Deleveraging is an ugly word for a painful process one that will define the investing backdrop in the developed world for many years to come.
Working out what to do with your money in the environment it creates of low growth, low inflation and low interest rates is one of the key questions facing investors today.
There’s no better illustration of how the world changed in 2008 from rampant debt accumulation to debt reduction than my chart. I take something else important from this image how much easier it is to build up borrowings than to pay them down. At the current pace, just paying back the previous seven years’ worth of debt could be the work of another 20 years or so. And let’s not forget that this problem has been building for a lot longer than that.
The past week has provided a couple of insights into just how difficult and time-consuming the process of rebuilding a healthy economy can be after a debt binge. After October’s disappointing public sector borrowing figure, the Chancellor will have no choice but to admit in the Autumn Statement that getting the deficit under control will take three years’ more austerity than he had hoped.
That said, his problems pale into insignificance compared to the catastrophe unfolding in Athens. The disagreement between the IMF (Other OTC: IMFAF.PK - news) and the European legs of the troika is focused on the ratio of Greece’s debt to its GDP fully eight years hence. These things are not quickly fixed.
In such an environment, it is hardly surprising that when a good example of robust growth heaves into view, investors should pounce on it. Last week, that example was Peroni-to-Foster’s beer group SABMiller (Dusseldorf: 981602.DU - news) , whose better-than-expected half-year results were greeted with a 6pc share price hike.
SABMiller is a good example of the kind of high-quality, multi-national, large-cap stock that looks increasingly attractive in the post-crisis world. In the six months to September , profits rose 12pc, earnings per share by 14pc and the dividend by 12pc. Its (Euronext: ALITS.NX - news) largest regional profits generator, Latin America, saw trading profits rise by 15pc on the back of higher volumes and fatter margins. Deleveraging? What deleveraging?
Perhaps not coincidentally, SABMiller (Xetra: 861038 - news) is one of the European stocks highlighted by Credit Suisse (NYSEArca: CSMA - news) in a note published this week on thematic approaches to finding growth in a persistently low-growth world.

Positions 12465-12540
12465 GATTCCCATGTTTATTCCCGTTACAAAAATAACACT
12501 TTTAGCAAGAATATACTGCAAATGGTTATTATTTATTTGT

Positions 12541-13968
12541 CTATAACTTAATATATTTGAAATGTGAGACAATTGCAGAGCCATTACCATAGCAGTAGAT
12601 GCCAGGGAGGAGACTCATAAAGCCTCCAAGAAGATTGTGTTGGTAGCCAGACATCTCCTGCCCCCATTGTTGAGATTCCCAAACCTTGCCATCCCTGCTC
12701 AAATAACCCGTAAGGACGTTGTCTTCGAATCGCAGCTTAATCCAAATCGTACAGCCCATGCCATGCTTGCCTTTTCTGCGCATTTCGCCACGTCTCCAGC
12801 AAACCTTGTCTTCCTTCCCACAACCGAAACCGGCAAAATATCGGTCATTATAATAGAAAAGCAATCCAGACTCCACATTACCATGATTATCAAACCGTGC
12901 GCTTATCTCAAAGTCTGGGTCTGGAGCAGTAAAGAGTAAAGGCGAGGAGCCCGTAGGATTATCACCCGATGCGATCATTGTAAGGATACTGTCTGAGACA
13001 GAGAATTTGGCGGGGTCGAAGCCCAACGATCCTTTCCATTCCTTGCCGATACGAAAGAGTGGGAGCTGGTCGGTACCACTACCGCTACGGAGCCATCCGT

It is a great example of how investors can tap into the simple but powerful emerging market consumer growth story. As the bank points out, when GDP per capita in the developed world was at the same level as it is today in emerging markets, consumption growth was running at 5pc a year above inflation. Higher wage growth and a falling savings ratio mean that, whatever unfolds in the depressed markets of Europe (Chicago Options: ^REURUSD - news) , this emerging growth story still has a long way to run. The important point for investors is that often the best way of accessing this growth is through Western multi-nationals. Credit Suisse’s research shows that the emerging market growth over the past five years of a group of leading developed world brands like Nestle (BSE: NESTLE.BO - news) , Unilever (Other OTC: UNLNF.PK - news) , Coke (NYSE: KO - news) and Colgate has averaged around 10pc. In a stagnant world that is not to be sniffed at.
In many cases, these big Western companies enjoy strong market positions and have a wide range of products that mean they can continue to exploit growth as per capita incomes rise and tastes become more sophisticated.
Of course, a good story is only part of the investment equation. The price you pay at the outset is the key determinant of how an investment turns out. And it is clear that in recent years the growing appeal of quality growth stocks has seen investors bid up their price significantly. They now trade at a modest but noticeable premium.
But before you write off quality growth as an investment theme that has run its course, consider this: growth stocks are changing hands on average for about 15 times expected earnings today. That compares with a little under 50 times earnings for technology stocks in 1998 and a little over 50 in the early 1970s when the Nifty Fifty ruled the roost.
In a world in which growth is scarce and could remain so for years to come, investors will be prepared to pay up when they find it. No wonder SAB (LSE: SAB.L - news) has risen by a third in the past year.
Tom Stevenson is an investment director at Fidelity Worldwide Investment. The views expressed are his own. He tweets at @tomstevenson63